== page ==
When someone tells you they robbed 17 banks during their prime years… What’s your first thought? I guess mine was – Did you make a lot of money? My second thought… Sure, you can hop in my truck!
My friend Jerry and I were in Nashville when we met 64 year old Frank Webster. He talked about how he once robbed banks for a living while living in his hometown of Memphis, Tennessee. Of course, he only had to get caught once for him to receive a pay cut. Needless to say, getting caught also equals out of work.
Mr. Webster was all smiles and laughs. Hard to believe you could even smile after being in prison for so long and when you finally get released – you are literally an inmate trapped inside your own body.
Mr. Webster was known as inmate 00092428 when he spent the late 1980’s into the 2000’s locked up in West Tennessee. In 2014, he had a stroke while in prison.
After the stroke, Mr. Webster was transferred to the Lois M. DeBerry Special Needs Facility in Nashville. The specialized prison is for those with medical conditions, such as the aftermath of a stroke.
On December 29, 2017, just one day after his 64th birthday, he was released from prison. Finally, he was a free man. This would equal a wakeup call to a brand new world.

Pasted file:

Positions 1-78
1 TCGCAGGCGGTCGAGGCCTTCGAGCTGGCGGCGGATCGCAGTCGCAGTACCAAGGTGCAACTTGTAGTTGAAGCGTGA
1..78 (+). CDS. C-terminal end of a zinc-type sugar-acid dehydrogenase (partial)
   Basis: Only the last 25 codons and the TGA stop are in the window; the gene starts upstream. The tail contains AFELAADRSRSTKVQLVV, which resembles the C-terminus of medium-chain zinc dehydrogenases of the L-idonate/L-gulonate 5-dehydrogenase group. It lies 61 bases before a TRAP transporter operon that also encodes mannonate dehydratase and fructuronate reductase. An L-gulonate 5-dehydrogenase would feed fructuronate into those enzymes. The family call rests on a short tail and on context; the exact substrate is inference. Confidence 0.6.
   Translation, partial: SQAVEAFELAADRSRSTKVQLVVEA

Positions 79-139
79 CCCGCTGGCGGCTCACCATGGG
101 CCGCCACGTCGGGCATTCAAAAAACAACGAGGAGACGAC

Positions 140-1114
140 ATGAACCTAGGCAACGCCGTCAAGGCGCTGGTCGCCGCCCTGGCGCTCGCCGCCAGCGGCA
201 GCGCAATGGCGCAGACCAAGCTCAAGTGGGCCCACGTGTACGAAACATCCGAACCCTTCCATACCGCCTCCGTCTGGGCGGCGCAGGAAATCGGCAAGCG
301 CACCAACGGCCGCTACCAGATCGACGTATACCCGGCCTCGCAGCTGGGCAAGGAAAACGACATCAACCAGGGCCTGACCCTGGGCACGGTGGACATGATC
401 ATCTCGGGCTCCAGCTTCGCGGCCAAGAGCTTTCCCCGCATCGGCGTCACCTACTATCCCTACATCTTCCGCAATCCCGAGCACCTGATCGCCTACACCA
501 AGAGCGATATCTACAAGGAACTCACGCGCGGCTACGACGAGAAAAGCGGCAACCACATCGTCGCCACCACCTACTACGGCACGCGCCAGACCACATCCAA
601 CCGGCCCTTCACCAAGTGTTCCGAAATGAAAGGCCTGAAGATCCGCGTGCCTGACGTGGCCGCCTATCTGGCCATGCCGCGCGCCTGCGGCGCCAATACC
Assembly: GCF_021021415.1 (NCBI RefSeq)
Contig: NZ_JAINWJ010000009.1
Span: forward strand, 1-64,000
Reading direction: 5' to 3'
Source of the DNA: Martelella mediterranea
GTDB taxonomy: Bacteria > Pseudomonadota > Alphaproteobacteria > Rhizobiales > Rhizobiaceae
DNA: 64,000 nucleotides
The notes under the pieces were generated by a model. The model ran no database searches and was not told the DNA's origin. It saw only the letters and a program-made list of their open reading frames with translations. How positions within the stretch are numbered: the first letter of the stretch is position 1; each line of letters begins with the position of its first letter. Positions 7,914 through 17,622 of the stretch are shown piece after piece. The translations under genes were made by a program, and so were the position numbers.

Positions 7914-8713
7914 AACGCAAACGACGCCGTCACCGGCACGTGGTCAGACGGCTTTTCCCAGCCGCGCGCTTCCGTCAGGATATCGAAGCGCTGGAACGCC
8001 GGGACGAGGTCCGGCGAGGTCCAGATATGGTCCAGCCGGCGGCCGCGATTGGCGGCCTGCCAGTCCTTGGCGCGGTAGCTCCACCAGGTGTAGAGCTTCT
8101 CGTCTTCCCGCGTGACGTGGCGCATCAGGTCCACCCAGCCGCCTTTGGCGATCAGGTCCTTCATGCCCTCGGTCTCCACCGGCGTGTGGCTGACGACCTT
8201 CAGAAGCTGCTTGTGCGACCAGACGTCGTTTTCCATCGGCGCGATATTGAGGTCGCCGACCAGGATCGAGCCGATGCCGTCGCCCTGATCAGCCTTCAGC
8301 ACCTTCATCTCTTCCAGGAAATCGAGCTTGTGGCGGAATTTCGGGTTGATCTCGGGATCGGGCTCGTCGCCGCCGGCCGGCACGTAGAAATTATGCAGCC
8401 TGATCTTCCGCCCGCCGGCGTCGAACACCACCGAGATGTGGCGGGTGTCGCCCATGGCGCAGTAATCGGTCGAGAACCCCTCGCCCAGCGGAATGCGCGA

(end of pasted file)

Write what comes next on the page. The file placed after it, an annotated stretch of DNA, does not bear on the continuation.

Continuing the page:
Nowhere to go he found himself on the streets of Nashville.
The right side of his body is about 75% paralyzed, so he scoots around on a wheelchair that was given to him. “I don’t have a doctor and I need help with stroke rehab,” he said with a thick mumble due to the stroke affecting his speech.
At night, Webster sleeps at the Nashville Rescue Mission. During the day, he watches cars go by while sitting quietly in his chair.
He pointed down the street suggesting there was a nonprofit he wanted to visit to get advice on where to go for help. It was obvious he could not make it in the wheelchair to 4th Avenue in downtown Nashville. So with a lift into the truck, thanks to Jerry Craddock, we headed towards his destination.